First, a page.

Most vegan alternatives for leather are still yet to be tested. Many ethical brands cannot have them yet as they are not yet available in the market supply. Even when they are finally introduced in the market, it will be rare to find and can cost a fortune.

4. Aesthetic and quality of vegan leather infused product may be compromised.

Due to the difference of makeup, vegan leather offers a different feel and look compared to the traditional one. Most products available in the market is actually not appealing to the masses. So, quality-wise, vegan leather is a no.

5. It’s more of a marketing strategy rather than a social cause.

Vegan leather are labeled cruelty-free, plant-based, and sustainable in the market. However, they aren’t technically true due to a number of perilous components and processes involved in producing them. A lot of companies are hiding oil-based materials behind plant materials. They claim they are plant-based but majority of the ingredients are harmful chemicals.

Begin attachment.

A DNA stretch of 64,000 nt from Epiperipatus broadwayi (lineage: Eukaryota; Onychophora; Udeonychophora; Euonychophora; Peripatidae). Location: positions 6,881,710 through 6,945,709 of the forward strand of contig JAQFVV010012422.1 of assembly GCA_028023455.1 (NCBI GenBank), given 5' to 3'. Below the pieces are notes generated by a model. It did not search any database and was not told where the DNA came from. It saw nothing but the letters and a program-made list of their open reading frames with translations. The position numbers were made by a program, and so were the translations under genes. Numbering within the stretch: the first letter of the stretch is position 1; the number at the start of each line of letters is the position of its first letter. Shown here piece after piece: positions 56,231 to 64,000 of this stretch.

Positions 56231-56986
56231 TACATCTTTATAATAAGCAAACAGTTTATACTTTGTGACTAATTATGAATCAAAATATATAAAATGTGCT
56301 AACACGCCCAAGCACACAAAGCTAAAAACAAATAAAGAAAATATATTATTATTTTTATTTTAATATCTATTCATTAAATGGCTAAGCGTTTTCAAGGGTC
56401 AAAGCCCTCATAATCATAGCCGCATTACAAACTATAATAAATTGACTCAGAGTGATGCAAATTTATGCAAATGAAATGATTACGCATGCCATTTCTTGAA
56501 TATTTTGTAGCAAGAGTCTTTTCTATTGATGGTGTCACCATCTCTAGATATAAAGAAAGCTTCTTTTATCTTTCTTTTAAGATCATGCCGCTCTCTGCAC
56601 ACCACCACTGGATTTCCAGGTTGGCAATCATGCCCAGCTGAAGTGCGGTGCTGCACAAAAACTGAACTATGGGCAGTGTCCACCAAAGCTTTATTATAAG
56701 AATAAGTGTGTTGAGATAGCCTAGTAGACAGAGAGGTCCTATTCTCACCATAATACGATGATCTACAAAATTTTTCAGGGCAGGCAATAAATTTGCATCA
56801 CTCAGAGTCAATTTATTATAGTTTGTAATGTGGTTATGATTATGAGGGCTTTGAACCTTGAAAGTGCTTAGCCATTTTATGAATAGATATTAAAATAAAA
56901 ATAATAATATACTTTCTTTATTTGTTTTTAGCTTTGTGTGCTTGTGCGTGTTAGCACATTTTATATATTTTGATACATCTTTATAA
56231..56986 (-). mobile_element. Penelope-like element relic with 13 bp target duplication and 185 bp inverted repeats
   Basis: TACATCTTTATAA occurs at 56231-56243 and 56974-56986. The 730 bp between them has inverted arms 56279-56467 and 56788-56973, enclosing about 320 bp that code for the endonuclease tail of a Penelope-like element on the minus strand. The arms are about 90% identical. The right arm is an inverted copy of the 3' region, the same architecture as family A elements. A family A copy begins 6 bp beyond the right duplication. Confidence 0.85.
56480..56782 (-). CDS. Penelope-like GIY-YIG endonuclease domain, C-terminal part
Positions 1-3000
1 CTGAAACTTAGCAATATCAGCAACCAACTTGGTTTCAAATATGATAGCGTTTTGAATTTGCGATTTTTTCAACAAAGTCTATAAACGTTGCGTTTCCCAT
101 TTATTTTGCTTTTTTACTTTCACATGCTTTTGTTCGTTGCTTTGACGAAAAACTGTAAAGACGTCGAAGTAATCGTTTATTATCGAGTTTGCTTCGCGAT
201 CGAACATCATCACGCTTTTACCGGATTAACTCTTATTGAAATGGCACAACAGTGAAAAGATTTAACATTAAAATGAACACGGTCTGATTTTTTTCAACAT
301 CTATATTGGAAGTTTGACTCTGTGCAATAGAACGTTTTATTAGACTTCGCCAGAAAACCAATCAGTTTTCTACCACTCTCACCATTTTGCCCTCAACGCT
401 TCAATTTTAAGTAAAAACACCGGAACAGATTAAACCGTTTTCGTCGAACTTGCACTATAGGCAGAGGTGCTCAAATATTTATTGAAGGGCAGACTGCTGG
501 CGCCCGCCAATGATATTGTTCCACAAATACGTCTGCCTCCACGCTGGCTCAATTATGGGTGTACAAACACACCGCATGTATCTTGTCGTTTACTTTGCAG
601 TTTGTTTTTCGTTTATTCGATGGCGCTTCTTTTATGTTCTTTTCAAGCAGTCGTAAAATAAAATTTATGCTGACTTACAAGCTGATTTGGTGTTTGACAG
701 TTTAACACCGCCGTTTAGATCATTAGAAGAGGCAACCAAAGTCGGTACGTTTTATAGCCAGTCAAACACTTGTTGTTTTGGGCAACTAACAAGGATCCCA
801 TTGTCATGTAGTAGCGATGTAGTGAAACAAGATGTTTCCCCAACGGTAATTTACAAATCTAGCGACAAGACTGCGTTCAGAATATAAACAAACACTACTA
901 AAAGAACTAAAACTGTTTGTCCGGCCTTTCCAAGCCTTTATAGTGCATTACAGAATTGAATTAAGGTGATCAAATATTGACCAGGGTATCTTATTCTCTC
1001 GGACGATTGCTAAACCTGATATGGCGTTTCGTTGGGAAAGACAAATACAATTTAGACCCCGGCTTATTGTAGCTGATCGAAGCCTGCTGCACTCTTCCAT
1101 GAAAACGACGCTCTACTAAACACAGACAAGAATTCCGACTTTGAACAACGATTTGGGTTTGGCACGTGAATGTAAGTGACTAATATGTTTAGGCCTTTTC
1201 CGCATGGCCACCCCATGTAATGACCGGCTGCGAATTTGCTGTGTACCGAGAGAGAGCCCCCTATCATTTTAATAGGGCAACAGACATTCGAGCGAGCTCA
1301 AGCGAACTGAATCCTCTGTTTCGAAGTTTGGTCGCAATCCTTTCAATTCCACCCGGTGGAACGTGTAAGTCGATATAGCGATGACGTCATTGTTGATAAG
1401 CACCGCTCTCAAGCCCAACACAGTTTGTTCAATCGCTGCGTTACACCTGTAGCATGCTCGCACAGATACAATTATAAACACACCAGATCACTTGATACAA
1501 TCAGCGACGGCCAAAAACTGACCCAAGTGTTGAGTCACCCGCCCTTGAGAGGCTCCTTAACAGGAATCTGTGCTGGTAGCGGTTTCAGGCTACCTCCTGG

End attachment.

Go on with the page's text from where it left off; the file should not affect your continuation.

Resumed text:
Why should you buy genuine leather?

Genuine leather may be more ethically produced than vegan leather. Meat is a primary source of protein and they will be continuously consumed in the future. It has always been a part of the history of human consumption. Therefore, livestock is not produced for leather, but for meat. Leather is a byproduct of that process. As Sothmann described, “it is our ethical duty to use those.” To make sure that nothing goes to waste in the meat industry, hides are made into leather so as to use everything from the animal responsibly.

When someone chooses vegan leather over genuine, they are not saving any animal from being produced as animals are not raised for leather.

How sustainable is the leather industry?

There is an evolution on the ways of how the leather industry works. Its processes have been realigned to adhere to ethical and sustainable standards. Stephen Sothmann says, “the industry has set up a number of certification programs and schemes that allow producers to show to an independent auditor that they are acting in an ethical and sustainable ways.”